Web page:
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Las Vegas Raiders president Marc Badain, ‘an integral part’ of franchise for 30 years, resigns

Las Vegas Raiders president Marc Badain, instrumental in the team’s move from Oakland and a key member of the organization for 30 years, resigned on Monday.

The club issued a news release with a statement from owner Mark Davis, calling Badain “an integral part of the Raider Family,” spanning a tenure that saw him advance from “a training camp driver to president of the entire organization.”

The team’s general counsel, Dan Ventrelle, will take over Badain’s role on an interim basis. Ventrelle has spent 17 years with the organization and was a liaison with local officials in Nevada for the move and a lead negotiator on player contracts.

In a text message sent to media members, Badain thanked the organization as he looked ahead to future “pursuits.”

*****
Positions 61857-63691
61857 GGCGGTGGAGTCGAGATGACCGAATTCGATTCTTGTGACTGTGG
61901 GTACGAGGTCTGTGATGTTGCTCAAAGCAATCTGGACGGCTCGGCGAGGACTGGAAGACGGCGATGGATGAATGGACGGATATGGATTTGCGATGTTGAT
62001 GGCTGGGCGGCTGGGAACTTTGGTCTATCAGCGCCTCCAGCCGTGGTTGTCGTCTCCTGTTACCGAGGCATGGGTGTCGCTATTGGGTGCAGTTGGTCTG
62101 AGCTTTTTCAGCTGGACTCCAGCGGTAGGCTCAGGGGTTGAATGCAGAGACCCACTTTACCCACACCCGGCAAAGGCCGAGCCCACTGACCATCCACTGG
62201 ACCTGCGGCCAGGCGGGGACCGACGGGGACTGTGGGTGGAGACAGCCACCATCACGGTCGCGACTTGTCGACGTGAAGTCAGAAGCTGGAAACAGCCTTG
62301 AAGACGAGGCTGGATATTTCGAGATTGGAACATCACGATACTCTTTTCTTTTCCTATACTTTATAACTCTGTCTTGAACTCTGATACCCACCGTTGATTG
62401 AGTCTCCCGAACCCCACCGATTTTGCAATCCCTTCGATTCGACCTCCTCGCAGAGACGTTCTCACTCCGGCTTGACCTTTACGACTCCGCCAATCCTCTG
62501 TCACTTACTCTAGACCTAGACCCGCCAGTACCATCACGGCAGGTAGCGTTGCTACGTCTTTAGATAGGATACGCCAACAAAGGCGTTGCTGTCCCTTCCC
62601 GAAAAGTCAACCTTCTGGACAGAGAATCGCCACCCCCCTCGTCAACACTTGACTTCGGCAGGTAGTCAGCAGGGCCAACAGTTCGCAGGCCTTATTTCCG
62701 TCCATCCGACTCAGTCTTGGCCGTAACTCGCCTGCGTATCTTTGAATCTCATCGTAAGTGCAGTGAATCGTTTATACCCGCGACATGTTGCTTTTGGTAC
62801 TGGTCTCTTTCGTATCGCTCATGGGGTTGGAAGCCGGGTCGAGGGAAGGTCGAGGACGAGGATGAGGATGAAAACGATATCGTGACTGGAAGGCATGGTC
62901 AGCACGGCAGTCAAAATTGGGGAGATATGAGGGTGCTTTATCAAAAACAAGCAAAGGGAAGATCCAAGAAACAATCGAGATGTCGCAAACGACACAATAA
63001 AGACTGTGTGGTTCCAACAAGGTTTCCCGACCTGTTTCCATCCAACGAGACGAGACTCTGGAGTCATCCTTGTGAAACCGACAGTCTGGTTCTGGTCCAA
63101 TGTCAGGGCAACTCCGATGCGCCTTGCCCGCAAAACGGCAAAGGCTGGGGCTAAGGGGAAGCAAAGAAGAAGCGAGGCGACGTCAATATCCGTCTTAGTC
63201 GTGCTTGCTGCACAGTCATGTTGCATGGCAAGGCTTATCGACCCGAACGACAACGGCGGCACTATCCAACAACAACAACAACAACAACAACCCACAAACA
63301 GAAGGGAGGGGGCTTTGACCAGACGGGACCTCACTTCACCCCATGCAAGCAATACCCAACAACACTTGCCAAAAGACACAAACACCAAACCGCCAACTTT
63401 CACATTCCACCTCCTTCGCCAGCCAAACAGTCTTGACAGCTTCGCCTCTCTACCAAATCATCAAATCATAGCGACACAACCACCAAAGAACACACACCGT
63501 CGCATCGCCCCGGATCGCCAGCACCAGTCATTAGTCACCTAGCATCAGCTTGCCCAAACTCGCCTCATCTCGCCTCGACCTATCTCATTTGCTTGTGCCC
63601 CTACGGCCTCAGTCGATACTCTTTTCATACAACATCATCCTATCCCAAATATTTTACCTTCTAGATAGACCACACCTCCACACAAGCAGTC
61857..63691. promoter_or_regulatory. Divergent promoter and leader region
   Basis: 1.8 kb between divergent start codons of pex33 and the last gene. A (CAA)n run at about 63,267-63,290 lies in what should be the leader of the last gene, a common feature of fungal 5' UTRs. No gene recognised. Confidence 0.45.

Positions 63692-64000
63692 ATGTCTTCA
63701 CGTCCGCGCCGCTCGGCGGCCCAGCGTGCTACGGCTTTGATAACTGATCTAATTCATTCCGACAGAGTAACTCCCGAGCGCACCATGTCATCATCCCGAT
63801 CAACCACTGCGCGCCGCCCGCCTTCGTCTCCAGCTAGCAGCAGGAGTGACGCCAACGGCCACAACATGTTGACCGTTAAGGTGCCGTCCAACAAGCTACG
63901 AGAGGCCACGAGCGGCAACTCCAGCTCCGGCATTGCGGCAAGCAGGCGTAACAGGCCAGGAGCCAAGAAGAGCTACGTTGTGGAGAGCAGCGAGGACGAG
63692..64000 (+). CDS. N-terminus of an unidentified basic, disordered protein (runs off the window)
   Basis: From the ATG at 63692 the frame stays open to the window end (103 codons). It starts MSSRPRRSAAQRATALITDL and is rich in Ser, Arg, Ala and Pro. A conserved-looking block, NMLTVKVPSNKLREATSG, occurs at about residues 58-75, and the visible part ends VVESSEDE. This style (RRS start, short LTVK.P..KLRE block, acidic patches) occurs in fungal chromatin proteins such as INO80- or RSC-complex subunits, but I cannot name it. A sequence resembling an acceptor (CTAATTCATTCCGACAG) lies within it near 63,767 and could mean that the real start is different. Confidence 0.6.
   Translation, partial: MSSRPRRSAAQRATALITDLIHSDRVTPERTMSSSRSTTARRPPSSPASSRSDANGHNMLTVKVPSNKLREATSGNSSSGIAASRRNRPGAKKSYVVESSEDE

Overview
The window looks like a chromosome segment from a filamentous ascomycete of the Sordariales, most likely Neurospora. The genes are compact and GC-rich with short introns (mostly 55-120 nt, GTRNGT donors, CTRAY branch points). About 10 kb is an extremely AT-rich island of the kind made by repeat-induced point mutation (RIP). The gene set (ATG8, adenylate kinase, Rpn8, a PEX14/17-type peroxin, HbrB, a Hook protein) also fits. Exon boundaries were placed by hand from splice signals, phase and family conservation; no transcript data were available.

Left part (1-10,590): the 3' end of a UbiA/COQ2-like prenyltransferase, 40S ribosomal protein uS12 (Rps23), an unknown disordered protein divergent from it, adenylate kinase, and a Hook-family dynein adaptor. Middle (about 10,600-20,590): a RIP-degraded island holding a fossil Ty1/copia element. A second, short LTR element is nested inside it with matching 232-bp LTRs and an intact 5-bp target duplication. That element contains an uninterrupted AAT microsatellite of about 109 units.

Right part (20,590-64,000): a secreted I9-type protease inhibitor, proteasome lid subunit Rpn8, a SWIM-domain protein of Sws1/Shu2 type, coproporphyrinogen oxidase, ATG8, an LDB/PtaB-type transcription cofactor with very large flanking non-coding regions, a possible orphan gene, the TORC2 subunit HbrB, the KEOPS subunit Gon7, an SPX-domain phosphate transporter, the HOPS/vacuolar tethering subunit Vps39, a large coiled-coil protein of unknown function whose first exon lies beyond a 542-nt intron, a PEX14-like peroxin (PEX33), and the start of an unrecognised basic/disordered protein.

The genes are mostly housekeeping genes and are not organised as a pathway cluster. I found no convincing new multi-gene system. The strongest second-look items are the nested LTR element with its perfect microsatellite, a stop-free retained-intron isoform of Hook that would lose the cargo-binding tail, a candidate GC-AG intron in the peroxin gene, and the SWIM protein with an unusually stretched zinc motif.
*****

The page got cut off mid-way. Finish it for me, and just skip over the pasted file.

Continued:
“The successful construction and operation of Allegiant Stadium has been unequivocally the most challenging part of my 30 years with the organization. Seeing it through to the end has been rewarding beyond measure,” he wrote. “Together, the Raiders and Las Vegas accomplished what seemed impossible. Now that the project is complete, it is time to focus on my family and look ahead to new pursuits.”

Badain was hired by the Raiders in 1991 as an intern, becoming interim president in 2013 following Amy Trask’s resignation. In 2015, the interim tag was removed.

The Raiders are about to enter their second season in Las Vgeas. The club went 8-8 last year, finishing in second place in the AFC West, behind the Kansas City Chiefs.

In closing the release, Davis wrote “once a Raider, always a Raider,” a mantra that Badain also wrote in his statement.

The Associated Press contributed to this report.


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